Manduca florestan

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Florestan sphinx
Sphingidae. Manduca florestan - Flickr - gailhampshire.jpg
Scientific classification edit
Kingdom: Animalia
Phylum: Arthropoda
Class: Insecta
Order: Lepidoptera
Family: Sphingidae
Genus: Manduca
M. florestan
Binomial name
Manduca florestan
(Stoll, 1782)[1]
  • Sphinx florestan Stoll, 1782
  • Protoparce maricina Schaus, 1941
  • Diludia brevimargo Butler, 1875
  • Protoparce florestan vogli Daniel, 1949
  • Protoparce florestan cabnal Schaus, 1932
  • Protoparce florestan argentinica Daniel, 1949

Manduca florestan, the Florestan sphinx, is a moth of the family Sphingidae. The species was first described by Caspar Stoll in 1782.


It is found from the mountains of southern Arizona, New Mexico, and the lower Rio Grande Valley of southern Texas through Mexico, Belize, Guatemala, Nicaragua, Costa Rica and the rest of Central America south into South America at least to Paraguay, Bolivia, Venezuela, Argentina, Brazil and Surinam.[2]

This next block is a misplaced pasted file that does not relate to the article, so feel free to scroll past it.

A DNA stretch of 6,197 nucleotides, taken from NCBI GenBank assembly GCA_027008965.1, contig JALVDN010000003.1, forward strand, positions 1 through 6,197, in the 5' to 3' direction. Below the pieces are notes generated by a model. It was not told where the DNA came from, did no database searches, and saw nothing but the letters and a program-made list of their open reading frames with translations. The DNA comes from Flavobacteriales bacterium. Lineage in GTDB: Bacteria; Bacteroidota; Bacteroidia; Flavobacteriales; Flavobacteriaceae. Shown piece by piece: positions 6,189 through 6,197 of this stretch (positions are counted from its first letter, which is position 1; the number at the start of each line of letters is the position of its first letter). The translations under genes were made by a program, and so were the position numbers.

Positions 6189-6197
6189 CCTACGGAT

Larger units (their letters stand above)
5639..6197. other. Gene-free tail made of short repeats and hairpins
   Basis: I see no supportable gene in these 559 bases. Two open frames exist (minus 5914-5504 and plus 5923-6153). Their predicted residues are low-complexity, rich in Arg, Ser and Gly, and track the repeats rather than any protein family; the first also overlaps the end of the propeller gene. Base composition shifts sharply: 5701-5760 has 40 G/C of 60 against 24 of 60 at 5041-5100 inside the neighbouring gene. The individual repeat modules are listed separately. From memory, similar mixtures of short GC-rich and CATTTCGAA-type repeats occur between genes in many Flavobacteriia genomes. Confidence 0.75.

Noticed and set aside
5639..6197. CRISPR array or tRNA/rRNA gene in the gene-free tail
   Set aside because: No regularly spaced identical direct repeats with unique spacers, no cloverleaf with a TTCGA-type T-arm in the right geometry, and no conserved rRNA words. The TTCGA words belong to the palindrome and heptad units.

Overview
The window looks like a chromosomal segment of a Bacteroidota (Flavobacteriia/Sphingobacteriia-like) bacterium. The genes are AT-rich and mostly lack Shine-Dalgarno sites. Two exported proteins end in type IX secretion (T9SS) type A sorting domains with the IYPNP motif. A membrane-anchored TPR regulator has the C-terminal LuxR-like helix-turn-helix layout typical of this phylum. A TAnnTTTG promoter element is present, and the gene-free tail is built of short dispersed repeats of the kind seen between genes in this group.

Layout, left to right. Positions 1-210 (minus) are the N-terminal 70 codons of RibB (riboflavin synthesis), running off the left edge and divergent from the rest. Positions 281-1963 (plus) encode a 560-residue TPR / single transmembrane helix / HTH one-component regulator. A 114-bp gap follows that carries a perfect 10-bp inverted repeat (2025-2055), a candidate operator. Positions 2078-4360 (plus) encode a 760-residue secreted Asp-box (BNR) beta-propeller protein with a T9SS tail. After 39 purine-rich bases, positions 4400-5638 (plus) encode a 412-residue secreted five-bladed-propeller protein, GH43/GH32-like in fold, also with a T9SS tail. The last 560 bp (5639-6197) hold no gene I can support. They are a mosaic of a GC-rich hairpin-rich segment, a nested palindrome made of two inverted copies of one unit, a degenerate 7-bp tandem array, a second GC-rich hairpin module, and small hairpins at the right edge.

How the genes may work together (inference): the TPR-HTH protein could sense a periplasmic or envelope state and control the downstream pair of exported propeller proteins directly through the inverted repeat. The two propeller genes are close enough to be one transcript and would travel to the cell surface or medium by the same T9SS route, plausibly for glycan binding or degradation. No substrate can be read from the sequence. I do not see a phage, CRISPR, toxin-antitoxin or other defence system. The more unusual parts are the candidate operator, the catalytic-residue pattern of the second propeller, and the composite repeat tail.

A variation

The wingspan is 99–110 mm. It is similar in appearance to several other members of the genus Manduca, but a number of differences distinguish it from Manduca lichenea, to which it most closely compares. There is a great deal of individual variation. The forewings have a greenish tint and prominent black discal streaks.


There is one generation with adults on wing from late June to early August in the United States. In Bolivia, adults have been reported in March and again from October to December, while adults are on wing year round in Costa Rica. They feed on the nectar of various flowers, including Plumeria rubra in Costa Rica.

The larvae feed on Tecoma and Citharexylum species, Stachytarpheta frantzii, Callicarpa acuminata, Aegiphylla martinicensis, Citharexylum costaricensis, Tabebuia ochracea, Callichlamys latifolia, Cydista heterophylla, Cydista diversifolia, Crescentia alata, Macfadyena unguis-cati, Cordia panamensis, Cordia alliodora and Chionentis panamensis. In Brazil, larvae have been reported on Lantana camara, Pyrostegia venusta and Vitex megapotamica.


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